“No words, it was the coolest thing ever,” she said. “I don’t know, never expected that to happen. And here we are.”

Her standout performances from last season helped her move up from the development team to being nominated for the B Team for this coming season. 

Sam Macuga has been finding a balance between furthering her ski jumping career and pursuing a degree in electrical engineering from Dartmouth. But summer is for focusing on ski jumping, and she’s seen plenty of improvement so far.

“It’s actually exciting because we’re teaming up with Norway,” she said. “They reached out to us and offered us new training programs and just advice, and they’re going to help coach us. Basically, our whole approach to ski jumping has changed. … We’re only a month into the summer training program, and things are just way better.”

She also called herself the “test drive” as the oldest of the four Macuga kids. Being the first to do everything is challenging, but it has its upsides as well.

“I went to all the schools first, and I was the first one to make the national team, and I was the first one to actually commit to my sport,” she said. “There is the eldest child thing, you kind of get fit into this mold where you take care of the rest of them. But it’s kind of fun figuring things out and watching them figure it out, too, or helping them along.”

Daniel Macuga takes after his sisters in a couple of ways. First, he wants to go to Dartmouth like his oldest sister and ski for the Big Green. Second, he’s an alpine skier like Lauren Macuga. Both live to just go fast.

“I’d say we have the same type of technique – trying to go fast – and just having the same mindset for when we get on the hill,” he said. “I think we have the same idea of how we want to do that day and what we want to accomplish.”

As the only one who isn’t on a national team, he receives the occasional ribbing alongside the typical youngest sibling treatment, like never getting to drive or sit shotgun. At 16, he has plenty of time to catch up to his sisters.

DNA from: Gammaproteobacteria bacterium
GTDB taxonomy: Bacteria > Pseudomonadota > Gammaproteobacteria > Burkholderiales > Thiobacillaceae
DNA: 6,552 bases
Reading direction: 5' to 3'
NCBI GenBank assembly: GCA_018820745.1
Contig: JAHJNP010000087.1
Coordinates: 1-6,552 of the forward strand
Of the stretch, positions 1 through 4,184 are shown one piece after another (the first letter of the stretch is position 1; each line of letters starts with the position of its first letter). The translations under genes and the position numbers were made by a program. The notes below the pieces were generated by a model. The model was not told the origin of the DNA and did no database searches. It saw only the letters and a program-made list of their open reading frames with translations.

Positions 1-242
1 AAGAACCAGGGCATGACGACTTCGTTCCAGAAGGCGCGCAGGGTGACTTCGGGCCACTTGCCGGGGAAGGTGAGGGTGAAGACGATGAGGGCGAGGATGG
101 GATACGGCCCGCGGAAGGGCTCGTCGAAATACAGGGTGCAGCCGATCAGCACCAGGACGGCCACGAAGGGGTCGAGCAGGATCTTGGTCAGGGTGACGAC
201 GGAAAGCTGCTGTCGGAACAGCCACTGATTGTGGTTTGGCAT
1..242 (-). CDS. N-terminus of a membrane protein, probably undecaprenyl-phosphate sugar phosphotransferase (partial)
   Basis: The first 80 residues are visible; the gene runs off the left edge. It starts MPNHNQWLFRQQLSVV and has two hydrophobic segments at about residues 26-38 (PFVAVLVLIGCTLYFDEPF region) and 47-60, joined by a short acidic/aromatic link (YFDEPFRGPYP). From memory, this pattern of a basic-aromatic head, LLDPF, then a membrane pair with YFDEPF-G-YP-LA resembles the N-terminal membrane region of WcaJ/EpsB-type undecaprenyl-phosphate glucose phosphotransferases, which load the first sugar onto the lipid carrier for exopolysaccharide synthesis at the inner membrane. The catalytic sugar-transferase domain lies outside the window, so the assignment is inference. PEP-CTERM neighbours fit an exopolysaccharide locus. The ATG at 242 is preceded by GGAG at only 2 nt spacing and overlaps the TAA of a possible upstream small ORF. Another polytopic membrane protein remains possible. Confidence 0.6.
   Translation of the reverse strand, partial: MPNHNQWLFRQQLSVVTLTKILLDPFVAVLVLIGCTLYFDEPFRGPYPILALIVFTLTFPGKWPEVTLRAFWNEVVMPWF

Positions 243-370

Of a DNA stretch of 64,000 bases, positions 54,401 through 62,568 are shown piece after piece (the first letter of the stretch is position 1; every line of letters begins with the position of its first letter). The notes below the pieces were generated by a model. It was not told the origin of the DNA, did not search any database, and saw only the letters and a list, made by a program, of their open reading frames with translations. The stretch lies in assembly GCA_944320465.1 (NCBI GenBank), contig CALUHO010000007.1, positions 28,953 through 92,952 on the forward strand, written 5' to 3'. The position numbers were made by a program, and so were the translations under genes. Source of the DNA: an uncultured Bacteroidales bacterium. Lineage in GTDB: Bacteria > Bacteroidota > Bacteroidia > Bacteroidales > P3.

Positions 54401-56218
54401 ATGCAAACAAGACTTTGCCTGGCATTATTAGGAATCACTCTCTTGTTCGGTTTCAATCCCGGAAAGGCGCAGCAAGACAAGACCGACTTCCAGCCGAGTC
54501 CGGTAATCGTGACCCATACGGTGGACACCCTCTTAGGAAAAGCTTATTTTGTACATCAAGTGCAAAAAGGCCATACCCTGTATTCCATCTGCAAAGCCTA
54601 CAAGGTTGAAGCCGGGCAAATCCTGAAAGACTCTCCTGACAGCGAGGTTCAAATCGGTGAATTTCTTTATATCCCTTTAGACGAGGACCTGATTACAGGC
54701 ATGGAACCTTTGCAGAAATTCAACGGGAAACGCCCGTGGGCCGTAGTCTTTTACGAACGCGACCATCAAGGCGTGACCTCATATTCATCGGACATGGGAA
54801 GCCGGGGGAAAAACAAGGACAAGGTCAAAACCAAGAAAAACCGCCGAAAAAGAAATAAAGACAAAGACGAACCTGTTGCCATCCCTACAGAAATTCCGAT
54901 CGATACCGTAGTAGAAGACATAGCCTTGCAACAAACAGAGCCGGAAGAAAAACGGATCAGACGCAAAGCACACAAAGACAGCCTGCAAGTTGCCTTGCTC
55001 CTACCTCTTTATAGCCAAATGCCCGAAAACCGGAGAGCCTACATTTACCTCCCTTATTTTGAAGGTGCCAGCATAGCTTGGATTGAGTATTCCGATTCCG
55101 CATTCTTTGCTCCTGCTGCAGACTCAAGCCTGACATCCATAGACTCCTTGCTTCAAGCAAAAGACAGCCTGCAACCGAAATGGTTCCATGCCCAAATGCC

The Macugas are always pushing each other, whether it’s skiing or trying to figure out if three of them can ride on a one-person wakesurf board. Once, they found a pair of battered skis and had the idea to try to ski on the road by attaching a dog leash to the back of a car. 

“We’re so close, and, yeah, the competitiveness can get a little gruesome sometimes,” Alli Macuga said. “But it makes it fun. We love to play games together. We’ll be out on the boat, and it’s like, ‘Who can do this? Who can do that?’ And it’s fun. We push each other.”

To hear their parents talk about them, it’s always been that way.

“They’ll go skiing through the trees, and they’ll just follow each other,” Dan Macuga said. “They’re best friends, they just follow each other wherever they go. They’ll jump off the jumps and see who can have the best wreck.”

“When someone falls, everyone’s like, ‘Do you have video?’” Amy Macuga added. “There’s some pretty spectacular wipeouts.”

Each athlete in the family has his or her own dreams, goals and aspirations. But the dream they all share is they want all four of them to compete in the Olympics together. The 2030 Winter Olympics potentially being held in their backyard would make it even sweeter.

“That’s the coolest thing,” Lauren Macuga said. “We’d have all four siblings in four different sports basically, between men and women racing. That’s be really cool, and we’d all get to go together. And hopefully Salt Lake gets the Olympics, and we’d be at home. It’s a big reach, but I think we’re on the right track.”

“Especially growing up in this town, I’ve trained alongside Olympians my entire career,” Sam Macuga added. “I’ve been coached by an Olympian the past five years. It’s crazy to talk about because that’s wild for most people. But skiing’s what we do. When you grow up in it, it’s not something that’s crazy anymore.”

Time will only tell what lies ahead for the Macugas. But perhaps there’s a chance that someday they’ll be sharing dinner and playfully teasing each other from the comfort of an Olympic village.